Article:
Feeds:
Posts
Comments

Posts Tagged ‘Shubham Saraf’

This new play has an epic sweep, crossing three continents and more than sixty years to tell the story of a young Indian couple’s journey via Kenya to the UK through the changes in all three countries. I was enthralled.

It starts in Ahmedabad in 1954 as teenager Jyoti chooses between five suitors, deciding on Kenyan Asian twenty-something Rasik. It’s a year before she joins him in Kenya to begin their life together, where they become farmers and befriend and employ David, but it isn’t long before they leave the country amid the turmoil of the Mau Mau uprising. Their destination is the UK and there we see them in the late 60’s and 70’s making a life for themselves, Rasik training as a surveyor and Jyoti becoming a union activist fighting exploitation of Asian women, both on the receiving end of racist abuse, bringing up two girls and buying a home. The play ends as we flash forward to the present day, looking back at their adventure, new facts revealed.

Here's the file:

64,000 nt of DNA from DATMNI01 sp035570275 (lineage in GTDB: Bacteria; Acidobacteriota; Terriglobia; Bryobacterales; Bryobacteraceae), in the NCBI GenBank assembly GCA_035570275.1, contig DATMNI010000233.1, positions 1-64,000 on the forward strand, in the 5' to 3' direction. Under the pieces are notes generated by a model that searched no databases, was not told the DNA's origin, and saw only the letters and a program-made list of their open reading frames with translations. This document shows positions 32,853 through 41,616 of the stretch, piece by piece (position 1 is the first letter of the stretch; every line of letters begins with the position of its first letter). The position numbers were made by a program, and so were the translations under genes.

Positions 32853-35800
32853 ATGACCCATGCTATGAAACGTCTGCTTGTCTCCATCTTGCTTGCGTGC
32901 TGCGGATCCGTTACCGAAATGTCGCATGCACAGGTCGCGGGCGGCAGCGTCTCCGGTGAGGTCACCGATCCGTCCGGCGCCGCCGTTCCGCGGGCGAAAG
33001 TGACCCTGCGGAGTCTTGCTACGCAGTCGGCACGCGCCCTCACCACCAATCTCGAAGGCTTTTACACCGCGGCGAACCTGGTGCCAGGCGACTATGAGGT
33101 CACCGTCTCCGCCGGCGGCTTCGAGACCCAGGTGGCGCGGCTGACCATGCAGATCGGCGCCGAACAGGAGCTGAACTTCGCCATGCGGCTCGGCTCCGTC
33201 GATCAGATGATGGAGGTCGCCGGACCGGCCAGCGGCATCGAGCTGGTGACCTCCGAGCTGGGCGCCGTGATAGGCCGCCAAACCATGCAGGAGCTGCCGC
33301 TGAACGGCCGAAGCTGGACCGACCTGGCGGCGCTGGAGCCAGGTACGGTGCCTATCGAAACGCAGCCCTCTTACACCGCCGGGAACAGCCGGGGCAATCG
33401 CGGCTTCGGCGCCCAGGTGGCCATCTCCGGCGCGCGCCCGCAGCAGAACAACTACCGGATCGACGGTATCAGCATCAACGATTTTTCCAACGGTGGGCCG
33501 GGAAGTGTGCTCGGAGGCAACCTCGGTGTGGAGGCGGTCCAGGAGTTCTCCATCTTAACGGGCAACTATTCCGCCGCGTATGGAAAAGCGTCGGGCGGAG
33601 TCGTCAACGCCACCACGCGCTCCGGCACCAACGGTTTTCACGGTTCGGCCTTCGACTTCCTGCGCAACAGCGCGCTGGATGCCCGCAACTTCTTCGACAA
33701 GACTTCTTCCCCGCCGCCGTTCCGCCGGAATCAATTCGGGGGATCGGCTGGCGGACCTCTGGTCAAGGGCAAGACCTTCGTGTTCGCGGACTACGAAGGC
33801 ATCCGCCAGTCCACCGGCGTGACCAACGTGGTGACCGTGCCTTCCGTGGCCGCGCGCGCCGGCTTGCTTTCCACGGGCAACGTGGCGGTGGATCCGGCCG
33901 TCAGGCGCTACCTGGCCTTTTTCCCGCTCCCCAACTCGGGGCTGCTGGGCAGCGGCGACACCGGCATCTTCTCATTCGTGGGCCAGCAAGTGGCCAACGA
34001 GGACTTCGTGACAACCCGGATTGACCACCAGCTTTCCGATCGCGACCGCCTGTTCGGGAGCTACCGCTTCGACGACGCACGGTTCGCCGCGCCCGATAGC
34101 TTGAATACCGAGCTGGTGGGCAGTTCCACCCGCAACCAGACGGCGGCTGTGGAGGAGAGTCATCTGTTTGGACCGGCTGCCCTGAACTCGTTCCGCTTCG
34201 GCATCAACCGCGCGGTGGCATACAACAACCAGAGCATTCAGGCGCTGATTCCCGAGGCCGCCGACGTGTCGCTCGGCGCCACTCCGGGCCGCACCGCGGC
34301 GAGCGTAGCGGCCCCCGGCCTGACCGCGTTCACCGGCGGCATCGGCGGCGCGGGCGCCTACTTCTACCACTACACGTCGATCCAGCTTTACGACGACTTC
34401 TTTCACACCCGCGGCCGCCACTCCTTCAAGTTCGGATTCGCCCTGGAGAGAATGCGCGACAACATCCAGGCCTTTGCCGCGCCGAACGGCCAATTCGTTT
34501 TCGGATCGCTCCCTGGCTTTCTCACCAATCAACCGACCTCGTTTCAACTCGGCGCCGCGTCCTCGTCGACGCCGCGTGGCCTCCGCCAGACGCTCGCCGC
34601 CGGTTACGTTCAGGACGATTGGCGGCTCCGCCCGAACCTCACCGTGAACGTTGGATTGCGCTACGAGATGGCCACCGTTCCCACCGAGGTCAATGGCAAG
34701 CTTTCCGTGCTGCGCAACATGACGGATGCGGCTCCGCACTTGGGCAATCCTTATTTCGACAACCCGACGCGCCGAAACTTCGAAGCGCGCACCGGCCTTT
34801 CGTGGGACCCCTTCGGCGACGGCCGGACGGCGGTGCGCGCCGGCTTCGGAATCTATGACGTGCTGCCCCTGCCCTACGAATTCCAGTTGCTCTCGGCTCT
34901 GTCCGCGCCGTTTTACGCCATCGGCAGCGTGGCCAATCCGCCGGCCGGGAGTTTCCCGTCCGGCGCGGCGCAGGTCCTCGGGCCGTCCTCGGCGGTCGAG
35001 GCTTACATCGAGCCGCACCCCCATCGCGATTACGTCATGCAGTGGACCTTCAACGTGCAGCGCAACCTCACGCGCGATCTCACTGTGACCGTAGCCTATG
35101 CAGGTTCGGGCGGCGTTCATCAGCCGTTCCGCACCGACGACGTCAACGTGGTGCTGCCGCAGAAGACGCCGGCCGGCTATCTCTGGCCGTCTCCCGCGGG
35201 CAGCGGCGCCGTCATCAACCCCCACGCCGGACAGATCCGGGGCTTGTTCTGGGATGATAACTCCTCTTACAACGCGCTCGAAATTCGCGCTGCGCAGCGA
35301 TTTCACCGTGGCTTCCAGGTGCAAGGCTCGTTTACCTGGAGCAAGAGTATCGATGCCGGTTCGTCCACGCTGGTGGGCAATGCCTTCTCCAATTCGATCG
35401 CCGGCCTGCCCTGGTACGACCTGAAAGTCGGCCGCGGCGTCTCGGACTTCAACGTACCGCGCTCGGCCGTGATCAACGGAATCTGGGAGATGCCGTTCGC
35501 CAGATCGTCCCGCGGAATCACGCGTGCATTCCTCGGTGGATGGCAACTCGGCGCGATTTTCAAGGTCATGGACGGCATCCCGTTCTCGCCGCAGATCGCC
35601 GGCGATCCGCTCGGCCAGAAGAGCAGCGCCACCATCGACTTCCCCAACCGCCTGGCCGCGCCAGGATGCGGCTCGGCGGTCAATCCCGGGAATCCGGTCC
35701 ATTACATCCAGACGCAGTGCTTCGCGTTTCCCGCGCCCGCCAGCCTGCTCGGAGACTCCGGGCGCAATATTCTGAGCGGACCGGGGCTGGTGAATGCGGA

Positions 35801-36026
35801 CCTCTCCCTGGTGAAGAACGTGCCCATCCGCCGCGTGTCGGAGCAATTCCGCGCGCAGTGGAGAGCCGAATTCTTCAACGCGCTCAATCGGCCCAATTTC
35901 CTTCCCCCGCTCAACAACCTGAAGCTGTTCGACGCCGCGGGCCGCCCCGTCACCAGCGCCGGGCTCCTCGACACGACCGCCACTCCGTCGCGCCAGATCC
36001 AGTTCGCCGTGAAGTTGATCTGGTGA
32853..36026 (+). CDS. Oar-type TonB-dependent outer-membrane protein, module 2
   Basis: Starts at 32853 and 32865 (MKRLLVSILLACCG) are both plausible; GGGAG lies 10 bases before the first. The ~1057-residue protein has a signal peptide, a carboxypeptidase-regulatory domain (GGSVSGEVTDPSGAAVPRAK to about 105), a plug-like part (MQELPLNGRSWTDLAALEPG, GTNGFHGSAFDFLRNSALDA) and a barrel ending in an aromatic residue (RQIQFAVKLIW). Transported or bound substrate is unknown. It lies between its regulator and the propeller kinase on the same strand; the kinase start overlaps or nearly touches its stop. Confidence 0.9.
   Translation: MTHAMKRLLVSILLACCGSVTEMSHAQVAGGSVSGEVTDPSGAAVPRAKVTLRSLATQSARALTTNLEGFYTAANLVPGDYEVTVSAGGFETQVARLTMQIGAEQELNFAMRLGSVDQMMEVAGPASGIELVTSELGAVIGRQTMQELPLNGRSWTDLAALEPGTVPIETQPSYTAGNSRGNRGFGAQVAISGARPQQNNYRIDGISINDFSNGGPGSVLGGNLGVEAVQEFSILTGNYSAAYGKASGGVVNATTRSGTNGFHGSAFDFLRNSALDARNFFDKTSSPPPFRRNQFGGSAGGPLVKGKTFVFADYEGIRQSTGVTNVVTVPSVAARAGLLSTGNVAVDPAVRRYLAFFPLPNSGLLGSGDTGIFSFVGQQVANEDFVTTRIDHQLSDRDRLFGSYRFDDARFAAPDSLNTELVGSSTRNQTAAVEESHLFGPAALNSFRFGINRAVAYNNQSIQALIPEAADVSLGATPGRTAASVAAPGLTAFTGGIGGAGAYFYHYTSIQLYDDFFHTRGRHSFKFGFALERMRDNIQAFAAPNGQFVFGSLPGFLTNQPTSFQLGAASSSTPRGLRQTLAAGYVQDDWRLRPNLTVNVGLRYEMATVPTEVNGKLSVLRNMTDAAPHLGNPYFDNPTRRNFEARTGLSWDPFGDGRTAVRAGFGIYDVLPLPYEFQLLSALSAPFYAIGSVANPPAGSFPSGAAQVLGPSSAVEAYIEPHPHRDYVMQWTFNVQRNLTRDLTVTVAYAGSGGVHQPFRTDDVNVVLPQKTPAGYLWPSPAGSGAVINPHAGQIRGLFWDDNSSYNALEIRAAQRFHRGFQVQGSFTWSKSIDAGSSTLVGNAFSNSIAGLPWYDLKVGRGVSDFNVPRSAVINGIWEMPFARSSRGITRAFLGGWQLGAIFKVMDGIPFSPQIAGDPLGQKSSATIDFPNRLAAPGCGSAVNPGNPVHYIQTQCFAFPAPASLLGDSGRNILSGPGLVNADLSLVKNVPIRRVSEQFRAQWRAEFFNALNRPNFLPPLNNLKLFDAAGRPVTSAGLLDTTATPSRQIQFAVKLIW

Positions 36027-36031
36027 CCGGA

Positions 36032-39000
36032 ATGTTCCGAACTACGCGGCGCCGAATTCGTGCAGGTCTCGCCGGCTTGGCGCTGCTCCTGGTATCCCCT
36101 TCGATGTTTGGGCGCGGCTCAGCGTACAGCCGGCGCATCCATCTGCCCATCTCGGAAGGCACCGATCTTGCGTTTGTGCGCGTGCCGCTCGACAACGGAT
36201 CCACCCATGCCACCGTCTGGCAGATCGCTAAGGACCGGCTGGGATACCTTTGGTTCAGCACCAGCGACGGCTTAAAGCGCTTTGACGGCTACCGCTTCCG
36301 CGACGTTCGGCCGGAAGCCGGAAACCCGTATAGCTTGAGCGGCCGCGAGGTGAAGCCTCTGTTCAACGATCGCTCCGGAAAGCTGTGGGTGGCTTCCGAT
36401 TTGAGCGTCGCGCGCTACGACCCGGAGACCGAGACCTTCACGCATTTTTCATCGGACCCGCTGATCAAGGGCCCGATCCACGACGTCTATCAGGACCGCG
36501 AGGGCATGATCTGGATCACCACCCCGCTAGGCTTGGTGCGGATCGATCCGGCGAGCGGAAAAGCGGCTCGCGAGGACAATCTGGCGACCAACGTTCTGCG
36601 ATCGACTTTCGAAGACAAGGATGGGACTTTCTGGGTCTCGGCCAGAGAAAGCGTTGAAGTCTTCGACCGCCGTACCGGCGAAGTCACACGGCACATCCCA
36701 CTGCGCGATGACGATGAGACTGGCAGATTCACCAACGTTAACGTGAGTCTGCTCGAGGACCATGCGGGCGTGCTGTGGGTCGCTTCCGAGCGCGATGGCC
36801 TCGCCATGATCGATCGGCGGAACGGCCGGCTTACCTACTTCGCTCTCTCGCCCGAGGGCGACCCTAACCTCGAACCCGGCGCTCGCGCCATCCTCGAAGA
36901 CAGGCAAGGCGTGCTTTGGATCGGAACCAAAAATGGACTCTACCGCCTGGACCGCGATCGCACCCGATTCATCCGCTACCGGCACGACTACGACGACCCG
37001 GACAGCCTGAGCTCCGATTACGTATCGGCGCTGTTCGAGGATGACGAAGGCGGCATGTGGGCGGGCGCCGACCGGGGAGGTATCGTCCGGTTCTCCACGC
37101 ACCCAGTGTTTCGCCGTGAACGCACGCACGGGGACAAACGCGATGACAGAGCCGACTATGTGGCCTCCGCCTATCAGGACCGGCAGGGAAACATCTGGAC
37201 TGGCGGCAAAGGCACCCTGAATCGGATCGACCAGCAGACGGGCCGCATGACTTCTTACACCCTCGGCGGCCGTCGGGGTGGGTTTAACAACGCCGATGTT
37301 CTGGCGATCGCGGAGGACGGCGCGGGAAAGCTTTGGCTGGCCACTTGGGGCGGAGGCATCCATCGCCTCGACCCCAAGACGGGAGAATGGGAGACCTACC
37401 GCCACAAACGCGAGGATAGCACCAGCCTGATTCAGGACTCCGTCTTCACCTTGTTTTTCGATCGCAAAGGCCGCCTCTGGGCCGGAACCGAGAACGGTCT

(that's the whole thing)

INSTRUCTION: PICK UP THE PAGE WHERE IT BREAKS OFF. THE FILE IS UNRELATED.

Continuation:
It’s beautifully written, very mature and assured for a young playwright, particularly well structured. Madani Younis’ production is set on a square stage with the audience facing each other on two sides and screens on the other two. With very few props, locations are conjured up by what covers the floor, with the impressionistic projections adding atmosphere. The simplicity of the design allows the story to shine unencumbered, both the personal tale of the couple and the political and societal changes in all three countries.

Anjana Vasan is excellent as the assertive, feisty and independent Jyoti, as is Shubham Saraf as the loving but much put upon Rasik. In Kenya, Martins Imhangbe creates an imposing presence as David and in the UK, daughter Sonal is played with cheeky youthfulness, very much her mother’s daughter, by Aysha Kala, who doubles up as Jyoti’s niece back in India. When we move to the present day, Nika Aalia and Selva Rasalingham take over as the older Joyti and Rasik. A fine ensemble.

A candidate for the year’s best new play, I have a feeling we’re going to be hearing a lot more from playwright Vinay Patel.

Read Full Post »